The Tyrrhenian Sea is getting warmer and saltier and the patterns of sea bottom fauna are changing. These are just some preliminary findings our marine scientists have discovered from the CIESM SUB-1 cruise. CIESM is launching its second “multi-disciplinary” research cruise on December 5-22, from Messina, Italy. You could join scientists from nine different marine Institutes and Universities, to monitor these changes that are taking place. Scientists will be mapping deep-sea mounts, which are hot spots of diversity, with an emphasis on finding new microbes. They will also look for shifts and changes in the food webs which may be effecting fisheries.
The cruise will be broken into two segments the first from December 5-13th and the second from 14-21st. In the first segment scientists will be studying the Geological features and in particular multi-beam mapping. On the second leg of the cruise, those researchers will be studying the Ecology of the water column.
If you are qualified journalist from any media, with an interest in marine science please submit a one page proposal of where and how you would report, if you were invited to join the scientists on this cruise. You or your organization would be responsible for travel to Messina and any hotel accommodations outside the cruise.
Siri Campbell | alfa
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University of Maryland researchers contribute to historic detection of gravitational waves and light created by event
On August 17, 2017, at 12:41:04 UTC, scientists made the first direct observation of a merger between two neutron stars--the dense, collapsed cores that remain...
Seven new papers describe the first-ever detection of light from a gravitational wave source. The event, caused by two neutron stars colliding and merging together, was dubbed GW170817 because it sent ripples through space-time that reached Earth on 2017 August 17. Around the world, hundreds of excited astronomers mobilized quickly and were able to observe the event using numerous telescopes, providing a wealth of new data.
Previous detections of gravitational waves have all involved the merger of two black holes, a feat that won the 2017 Nobel Prize in Physics earlier this month....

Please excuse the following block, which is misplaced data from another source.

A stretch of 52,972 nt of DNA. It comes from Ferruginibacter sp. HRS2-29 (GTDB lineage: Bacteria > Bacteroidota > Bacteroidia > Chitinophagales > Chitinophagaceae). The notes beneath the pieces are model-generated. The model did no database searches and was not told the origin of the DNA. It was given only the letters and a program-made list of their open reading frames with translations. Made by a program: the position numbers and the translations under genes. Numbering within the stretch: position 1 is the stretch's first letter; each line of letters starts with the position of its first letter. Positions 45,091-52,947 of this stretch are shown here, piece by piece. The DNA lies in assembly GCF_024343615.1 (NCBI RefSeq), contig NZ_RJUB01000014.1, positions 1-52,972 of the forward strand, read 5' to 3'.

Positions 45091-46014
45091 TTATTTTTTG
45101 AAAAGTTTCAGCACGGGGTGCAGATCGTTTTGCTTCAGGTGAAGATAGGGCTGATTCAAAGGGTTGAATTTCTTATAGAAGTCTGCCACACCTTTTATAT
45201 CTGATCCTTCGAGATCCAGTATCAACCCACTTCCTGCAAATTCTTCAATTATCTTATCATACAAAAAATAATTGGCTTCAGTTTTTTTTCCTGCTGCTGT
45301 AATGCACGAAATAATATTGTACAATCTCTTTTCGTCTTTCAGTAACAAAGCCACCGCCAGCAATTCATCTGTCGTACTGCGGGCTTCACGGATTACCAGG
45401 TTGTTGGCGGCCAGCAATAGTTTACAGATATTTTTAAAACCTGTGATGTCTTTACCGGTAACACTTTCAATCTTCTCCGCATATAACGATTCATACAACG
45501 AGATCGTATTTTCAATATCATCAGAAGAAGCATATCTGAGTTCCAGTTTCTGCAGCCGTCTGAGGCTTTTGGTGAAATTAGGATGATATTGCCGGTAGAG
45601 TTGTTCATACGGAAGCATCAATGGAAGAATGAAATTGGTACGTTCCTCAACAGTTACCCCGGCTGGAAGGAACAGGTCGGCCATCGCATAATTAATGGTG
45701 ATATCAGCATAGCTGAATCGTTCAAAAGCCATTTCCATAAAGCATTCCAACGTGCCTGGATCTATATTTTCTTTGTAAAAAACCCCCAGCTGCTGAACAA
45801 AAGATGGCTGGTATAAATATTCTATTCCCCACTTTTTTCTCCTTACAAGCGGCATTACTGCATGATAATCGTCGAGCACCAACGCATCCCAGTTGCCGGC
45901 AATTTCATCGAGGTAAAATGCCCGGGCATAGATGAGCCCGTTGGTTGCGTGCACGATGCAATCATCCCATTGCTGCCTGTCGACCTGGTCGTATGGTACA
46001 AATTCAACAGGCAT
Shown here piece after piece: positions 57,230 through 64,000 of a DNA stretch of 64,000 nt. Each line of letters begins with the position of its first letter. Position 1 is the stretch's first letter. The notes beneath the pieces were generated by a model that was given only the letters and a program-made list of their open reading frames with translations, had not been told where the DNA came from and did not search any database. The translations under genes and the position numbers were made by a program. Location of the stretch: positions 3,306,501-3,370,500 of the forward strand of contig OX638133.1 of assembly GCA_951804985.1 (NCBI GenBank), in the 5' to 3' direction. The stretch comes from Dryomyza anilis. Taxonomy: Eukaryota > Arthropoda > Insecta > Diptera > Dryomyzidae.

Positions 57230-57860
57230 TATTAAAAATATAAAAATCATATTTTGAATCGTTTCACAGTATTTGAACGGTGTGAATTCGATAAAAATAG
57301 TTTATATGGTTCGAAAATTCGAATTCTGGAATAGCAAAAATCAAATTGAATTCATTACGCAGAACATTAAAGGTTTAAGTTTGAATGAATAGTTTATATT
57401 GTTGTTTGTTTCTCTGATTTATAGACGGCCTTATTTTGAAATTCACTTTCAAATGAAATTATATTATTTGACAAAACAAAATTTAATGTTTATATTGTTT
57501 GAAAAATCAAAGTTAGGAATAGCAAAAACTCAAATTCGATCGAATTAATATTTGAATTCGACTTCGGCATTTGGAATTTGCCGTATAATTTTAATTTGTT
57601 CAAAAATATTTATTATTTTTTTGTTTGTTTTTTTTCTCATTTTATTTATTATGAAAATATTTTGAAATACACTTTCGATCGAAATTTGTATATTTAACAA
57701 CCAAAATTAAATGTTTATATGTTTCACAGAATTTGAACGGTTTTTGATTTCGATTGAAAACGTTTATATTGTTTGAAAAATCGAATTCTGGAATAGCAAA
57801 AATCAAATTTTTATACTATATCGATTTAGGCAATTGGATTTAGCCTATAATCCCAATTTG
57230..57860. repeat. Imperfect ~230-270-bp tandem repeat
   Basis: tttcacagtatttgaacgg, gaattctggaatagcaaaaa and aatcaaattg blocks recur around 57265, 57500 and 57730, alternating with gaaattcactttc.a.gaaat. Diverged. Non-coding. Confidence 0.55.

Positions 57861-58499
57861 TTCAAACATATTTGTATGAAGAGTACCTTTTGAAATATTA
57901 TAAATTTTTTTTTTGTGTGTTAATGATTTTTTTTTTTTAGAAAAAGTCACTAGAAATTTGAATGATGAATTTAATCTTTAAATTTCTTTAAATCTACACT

Material defects in end products can quickly result in failures in many areas of industry, and have a massive impact on the safe use of their products. This is why, in the field of quality assurance, intelligent, nondestructive sensor systems play a key role. They allow testing components and parts in a rapid and cost-efficient manner without destroying the actual product or changing its surface. Experts from the Fraunhofer IZFP in Saarbrücken will be presenting two exhibits at the Blechexpo in Stuttgart from 7–10 November 2017 that allow fast, reliable, and automated characterization of materials and detection of defects (Hall 5, Booth 5306).
When quality testing uses time-consuming destructive test methods, it can result in enormous costs due to damaging or destroying the products. And given that...
Using a new cooling technique MPQ scientists succeed at observing collisions in a dense beam of cold and slow dipolar molecules.
How do chemical reactions proceed at extremely low temperatures? The answer requires the investigation of molecular samples that are cold, dense, and slow at...
Scientists from the Max Planck Institute of Quantum Optics, using high precision laser spectroscopy of atomic hydrogen, confirm the surprisingly small value of the proton radius determined from muonic hydrogen.
It was one of the breakthroughs of the year 2010: Laser spectroscopy of muonic hydrogen resulted in a value for the proton charge radius that was significantly...
17.10.2017 | Event News
10.10.2017 | Event News
10.10.2017 | Event News
20.10.2017 | Information Technology
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20.10.2017 | Interdisciplinary Research